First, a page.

Price Controls Proposed in Honduras

The private sector is opposed to the government's proposal to freeze prices for a group of consumer products.

Tuesday, December 16, 2014

Employers propose replacing the price freeze measure with the establishment of a suggested price for products that are included in the basic basket and the further strengthening inspection measures at points of sales, so that prices remain stable.

Emin Jorge Abufele, president of the Chamber of Commerce and Industries of Cortés, told that "... The phenomenon exists mostly at the retail level and the solution is simple. A freeze on prices is not needed because that would create a dam. The right thing is to promote competition, because the more competition there is, the better prices will be for the consumer. "

"... a meeting has been scheduled with Minister Alden Rivera in order to put forward the suggestion. According to consumer reports the basket in recent months has risen by 25%. The sectors of agribusiness and the productive sector in the north say they have not increased prices. "

More on this topic

Honduras: Price Controls Implemented

November 2015

Despite opposition from the business sector, the government has frozen the prices of 20 basic food products and is considering including more.

The products included in the price stability agreement are: beef, pork, chicken, sausages, eggs, bell peppers, onions, tomatoes, potatoes, carrots, squash, coffee, rice, beans, corn, wheat and corn flour, butter, milk, sugar and banana leaves, and their derivatives.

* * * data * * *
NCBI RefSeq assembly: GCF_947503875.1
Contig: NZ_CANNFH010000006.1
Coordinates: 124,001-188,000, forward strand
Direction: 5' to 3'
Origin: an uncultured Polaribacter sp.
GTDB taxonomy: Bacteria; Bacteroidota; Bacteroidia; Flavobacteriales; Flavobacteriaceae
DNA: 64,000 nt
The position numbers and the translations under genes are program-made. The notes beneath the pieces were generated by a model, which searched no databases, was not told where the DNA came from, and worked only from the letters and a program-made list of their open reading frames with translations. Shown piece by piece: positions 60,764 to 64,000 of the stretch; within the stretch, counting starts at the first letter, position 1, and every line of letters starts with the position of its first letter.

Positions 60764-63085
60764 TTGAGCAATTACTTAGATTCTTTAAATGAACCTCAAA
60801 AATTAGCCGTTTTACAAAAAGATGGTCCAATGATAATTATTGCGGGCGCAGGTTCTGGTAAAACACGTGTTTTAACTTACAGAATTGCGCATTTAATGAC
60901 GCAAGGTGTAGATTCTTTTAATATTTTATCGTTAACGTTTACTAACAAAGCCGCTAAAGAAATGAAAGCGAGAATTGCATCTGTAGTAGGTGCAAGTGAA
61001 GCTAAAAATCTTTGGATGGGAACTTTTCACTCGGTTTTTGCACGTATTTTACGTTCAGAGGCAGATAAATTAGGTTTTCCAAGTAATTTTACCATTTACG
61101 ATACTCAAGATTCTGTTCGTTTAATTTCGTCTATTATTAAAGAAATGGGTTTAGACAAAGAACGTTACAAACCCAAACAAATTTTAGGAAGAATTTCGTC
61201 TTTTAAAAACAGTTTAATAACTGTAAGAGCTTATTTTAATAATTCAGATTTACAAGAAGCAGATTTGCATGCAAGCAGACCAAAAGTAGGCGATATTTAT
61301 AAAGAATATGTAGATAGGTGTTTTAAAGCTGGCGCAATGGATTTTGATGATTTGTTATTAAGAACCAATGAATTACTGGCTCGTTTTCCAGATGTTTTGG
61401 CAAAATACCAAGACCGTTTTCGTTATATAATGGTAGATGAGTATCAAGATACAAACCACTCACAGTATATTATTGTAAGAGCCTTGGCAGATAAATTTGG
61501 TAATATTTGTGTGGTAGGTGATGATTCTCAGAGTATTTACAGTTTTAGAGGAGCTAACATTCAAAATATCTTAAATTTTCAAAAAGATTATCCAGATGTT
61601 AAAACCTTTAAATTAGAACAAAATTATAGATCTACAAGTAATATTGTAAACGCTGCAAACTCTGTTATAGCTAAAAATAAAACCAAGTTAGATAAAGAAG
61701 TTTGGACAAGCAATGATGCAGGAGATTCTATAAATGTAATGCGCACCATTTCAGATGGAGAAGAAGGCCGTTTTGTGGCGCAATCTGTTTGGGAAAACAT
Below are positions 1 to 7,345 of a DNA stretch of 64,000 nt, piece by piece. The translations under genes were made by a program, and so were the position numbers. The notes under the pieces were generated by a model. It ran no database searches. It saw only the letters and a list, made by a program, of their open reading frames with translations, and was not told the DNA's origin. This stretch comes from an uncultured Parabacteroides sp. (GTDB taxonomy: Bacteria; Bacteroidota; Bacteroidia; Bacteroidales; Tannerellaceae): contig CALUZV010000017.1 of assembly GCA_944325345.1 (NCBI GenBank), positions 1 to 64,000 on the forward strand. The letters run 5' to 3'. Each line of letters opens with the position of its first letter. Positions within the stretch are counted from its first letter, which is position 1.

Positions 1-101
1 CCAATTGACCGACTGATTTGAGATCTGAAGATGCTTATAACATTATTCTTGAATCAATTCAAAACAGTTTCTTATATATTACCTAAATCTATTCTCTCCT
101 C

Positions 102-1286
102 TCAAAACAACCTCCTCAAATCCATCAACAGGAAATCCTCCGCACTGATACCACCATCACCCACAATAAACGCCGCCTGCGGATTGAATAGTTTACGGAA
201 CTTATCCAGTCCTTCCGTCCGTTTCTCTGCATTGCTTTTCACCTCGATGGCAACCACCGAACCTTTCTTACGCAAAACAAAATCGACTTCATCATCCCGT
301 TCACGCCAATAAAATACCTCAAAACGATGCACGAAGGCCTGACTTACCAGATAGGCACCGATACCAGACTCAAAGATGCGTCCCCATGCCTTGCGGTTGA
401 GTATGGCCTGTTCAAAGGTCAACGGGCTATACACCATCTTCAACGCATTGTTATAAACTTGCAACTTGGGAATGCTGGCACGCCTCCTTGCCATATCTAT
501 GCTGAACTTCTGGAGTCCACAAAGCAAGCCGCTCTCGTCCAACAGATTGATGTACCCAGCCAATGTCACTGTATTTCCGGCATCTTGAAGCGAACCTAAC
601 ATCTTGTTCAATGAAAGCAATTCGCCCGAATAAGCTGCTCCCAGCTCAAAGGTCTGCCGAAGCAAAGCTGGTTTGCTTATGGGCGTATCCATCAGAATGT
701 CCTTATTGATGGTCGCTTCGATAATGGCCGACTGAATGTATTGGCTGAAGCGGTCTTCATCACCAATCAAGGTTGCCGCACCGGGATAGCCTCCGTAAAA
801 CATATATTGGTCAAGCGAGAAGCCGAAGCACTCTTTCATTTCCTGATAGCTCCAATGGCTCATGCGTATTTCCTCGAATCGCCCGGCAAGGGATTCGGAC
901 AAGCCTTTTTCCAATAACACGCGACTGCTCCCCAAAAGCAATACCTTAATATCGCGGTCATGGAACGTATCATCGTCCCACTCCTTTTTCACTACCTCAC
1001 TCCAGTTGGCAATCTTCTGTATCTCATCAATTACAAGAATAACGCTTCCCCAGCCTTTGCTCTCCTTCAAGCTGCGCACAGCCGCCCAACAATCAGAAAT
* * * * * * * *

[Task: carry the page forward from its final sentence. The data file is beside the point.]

Honduras: Objections to Price Controls

March 2015

The private sector is opposed to the government's decision to freeze prices of 19 products until April 21.

Private sector representatives in northern Honduras argue that this measure will cause shortages of the 19 products most in demand in the holiday season.

Emin Abufele, president of the Chamber of Commerce and Industries of Cortés, told that "...

Honduras: 30 Day Price Fix for Staple Foods

December 2014

The government has set maximum prices that may be marketed, for the next 30 days, on fifteen basic food products, including pork, eggs, beans and coffee.

The Ministry of Economic Development has classified the most consumed products at this time of year in order to avoid increases and maintain price stability. The measure takes effect from today in all markets in Honduras.

Honduras: Private Sector Calls For Energy Imports

August 2014

The guild is demanding the government to open up the market in order to allow companies to buy energy from abroad and reduce dependence on state power supplies.

The private sector is seeking to solve the energy crisis in Honduras by asking for regulation to be made flexible in order to allow direct import of energy for companies.

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